National headlines are being made as it is feared, Wild Hogs, Feral Hogs or Wild Pigs are now becoming a national threat from the south to now the north. Feral Hogs in North Dakota? You bet! They have been documented as being in North Dakota since 2007. Those first sightings were near Grassy Butte and in the Turtle Mountains.


A new wild pig problem is on the horizon officials are warning. Wild pigs are nothing new to the United States, that is a 400-plus year history of dealing with invasive wild hogs. According to the University of Saskatchewan's Canadian Wild Pig Research Project, the wild pig issue is relatively new. "We didn't have any here until the early 1980s," says Dr. Ryan Book who leads their project. "There was a big push to diversify agriculture with species like wild boars and ostriches. Wild boars were brought in from Europe to be raised on farms across Canada."

Fast Forward. These pigs were crossbred with wild boars and domesticated pigs. The hybridization resulted in bigger "super pigs" capable of surviving cold climates. The market for these new hogs dropped out in the early 2000s, thus some escaped operations while others were simply let free as there was no one to sell them to.

Screen Shot MSN / CANVA
Screen Shot MSN / CANVA


The map above depicts how fast these mutant pigs procreated. They have an extraordinarily high reproductive rate and are predicted to now roam nearly 620,000 square miles of Canada, mostly in the Praire Provinces of Saskatchewan, Manitoba, and Alberta.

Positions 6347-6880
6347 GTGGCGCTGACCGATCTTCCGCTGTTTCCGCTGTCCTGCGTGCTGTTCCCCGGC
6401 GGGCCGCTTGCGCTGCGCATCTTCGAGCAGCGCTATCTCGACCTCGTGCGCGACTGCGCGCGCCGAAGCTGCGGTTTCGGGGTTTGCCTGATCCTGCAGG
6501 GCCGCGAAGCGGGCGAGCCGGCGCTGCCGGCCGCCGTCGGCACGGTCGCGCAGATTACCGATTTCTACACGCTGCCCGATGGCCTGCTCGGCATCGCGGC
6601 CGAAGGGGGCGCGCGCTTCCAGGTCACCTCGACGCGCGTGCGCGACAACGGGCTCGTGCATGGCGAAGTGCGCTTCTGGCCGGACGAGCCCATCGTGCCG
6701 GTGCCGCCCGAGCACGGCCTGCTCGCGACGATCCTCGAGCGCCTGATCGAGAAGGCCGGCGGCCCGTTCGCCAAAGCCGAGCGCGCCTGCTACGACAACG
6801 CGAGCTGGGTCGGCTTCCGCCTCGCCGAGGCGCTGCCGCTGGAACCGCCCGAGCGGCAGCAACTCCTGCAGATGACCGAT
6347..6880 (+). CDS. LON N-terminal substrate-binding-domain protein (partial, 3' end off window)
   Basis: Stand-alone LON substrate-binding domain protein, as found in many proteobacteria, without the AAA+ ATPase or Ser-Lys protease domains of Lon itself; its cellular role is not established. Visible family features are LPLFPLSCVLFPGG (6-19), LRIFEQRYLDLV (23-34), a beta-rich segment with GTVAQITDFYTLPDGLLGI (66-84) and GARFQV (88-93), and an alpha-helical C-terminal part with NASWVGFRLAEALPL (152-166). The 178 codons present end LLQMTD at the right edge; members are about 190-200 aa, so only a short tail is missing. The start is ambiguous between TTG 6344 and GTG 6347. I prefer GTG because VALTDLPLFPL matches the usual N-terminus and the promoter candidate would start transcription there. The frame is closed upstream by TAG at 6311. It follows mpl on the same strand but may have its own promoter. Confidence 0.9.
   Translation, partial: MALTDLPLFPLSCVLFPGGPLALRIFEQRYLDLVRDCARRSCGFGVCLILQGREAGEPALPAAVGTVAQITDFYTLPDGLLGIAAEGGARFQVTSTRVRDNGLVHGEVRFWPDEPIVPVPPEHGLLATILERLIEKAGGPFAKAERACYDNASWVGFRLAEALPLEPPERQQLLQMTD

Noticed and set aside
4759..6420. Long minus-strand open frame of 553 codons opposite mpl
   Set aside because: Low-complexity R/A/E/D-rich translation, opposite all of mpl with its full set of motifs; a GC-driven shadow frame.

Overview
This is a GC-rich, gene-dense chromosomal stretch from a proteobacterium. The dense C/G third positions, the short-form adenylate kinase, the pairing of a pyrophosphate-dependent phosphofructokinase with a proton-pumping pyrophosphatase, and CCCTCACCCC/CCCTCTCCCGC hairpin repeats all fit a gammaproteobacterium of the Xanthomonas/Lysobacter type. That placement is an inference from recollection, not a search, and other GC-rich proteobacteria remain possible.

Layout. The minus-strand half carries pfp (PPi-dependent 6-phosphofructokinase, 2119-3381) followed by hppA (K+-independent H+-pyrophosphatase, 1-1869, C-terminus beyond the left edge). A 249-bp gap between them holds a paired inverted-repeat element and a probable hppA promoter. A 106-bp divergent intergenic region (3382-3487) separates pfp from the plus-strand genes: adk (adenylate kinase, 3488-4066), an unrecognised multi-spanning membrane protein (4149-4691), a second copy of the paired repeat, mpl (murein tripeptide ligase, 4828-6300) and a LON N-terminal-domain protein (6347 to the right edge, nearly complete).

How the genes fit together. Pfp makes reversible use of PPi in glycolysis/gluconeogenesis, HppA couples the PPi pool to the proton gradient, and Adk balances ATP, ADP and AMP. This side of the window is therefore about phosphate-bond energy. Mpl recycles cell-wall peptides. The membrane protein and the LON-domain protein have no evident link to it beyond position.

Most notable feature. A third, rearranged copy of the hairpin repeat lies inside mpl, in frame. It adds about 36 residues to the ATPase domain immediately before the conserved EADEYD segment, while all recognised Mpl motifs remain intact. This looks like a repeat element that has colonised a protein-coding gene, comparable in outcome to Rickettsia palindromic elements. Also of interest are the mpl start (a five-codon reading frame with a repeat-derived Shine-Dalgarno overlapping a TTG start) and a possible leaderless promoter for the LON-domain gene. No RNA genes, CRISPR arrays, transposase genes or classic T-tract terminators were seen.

Wild boar, razorback, feral hog, wild pig. Those are just a few of the names for one of the most destructive, formidable invasive species in the United States. Tremendous damages from these animals currently cost the United States up to $2.5 billion annually to crops, forestry, livestock, and pastures. Feral swine present great risks to human health and safety as well as they can harbor and transmit dozens of parasites and diseases.

According to Canadian lead researcher, Dr. Ryan Brook, “That they (super pigs / wild pigs) can survive in such a cold climate is one of the big surprises of this issue. The Prairie Provinces are where we have the coldest winters in Canada except for the very far north. One of the things they do to survive is tunnel under the snow. They go into a cattail marsh and channel into the soft snow and cut nests in the cattails. If you go early in the morning on a cold day, you can actually see steam pouring out the top of the nests.”


The issue is dire. “Wild hogs feed on anything. They gobble up tons and tons of goslings and ducklings in the spring. They can take down a whitetail deer, even an adult,” says Brook. “Originally, it was like ‘wow, this is something we can hunt.’ But it’s become clear that they’re threatening our whitetail deer, elk, and especially, waterfowl. Not to mention the crop damage. The downsides outweigh any benefit wild hogs may have as a huntable species.”


Currently, there is no physical boundary between the U.S. - Canada border. There is barely any kind of fencing to speak of to be point blank. It is estimated that these wild super pigs or hogs, have already started migrating into North Dakota over the last five years.


Landowners or hunters who encounter feral pigs in North Dakota must notify the State Board of Animal Health immediately.  The shooting of feral pigs is illegal in North Dakota unless a person is protecting property or livestock.


Observe or suspect the presence of feral pigs, MAKE THE CALL.

North Dakota Board of Animal Health at 701-328-2655, Game and Fish Department at 701-328-6300, or United States Department of Agriculture Wildlife Services at 701-250-4405.


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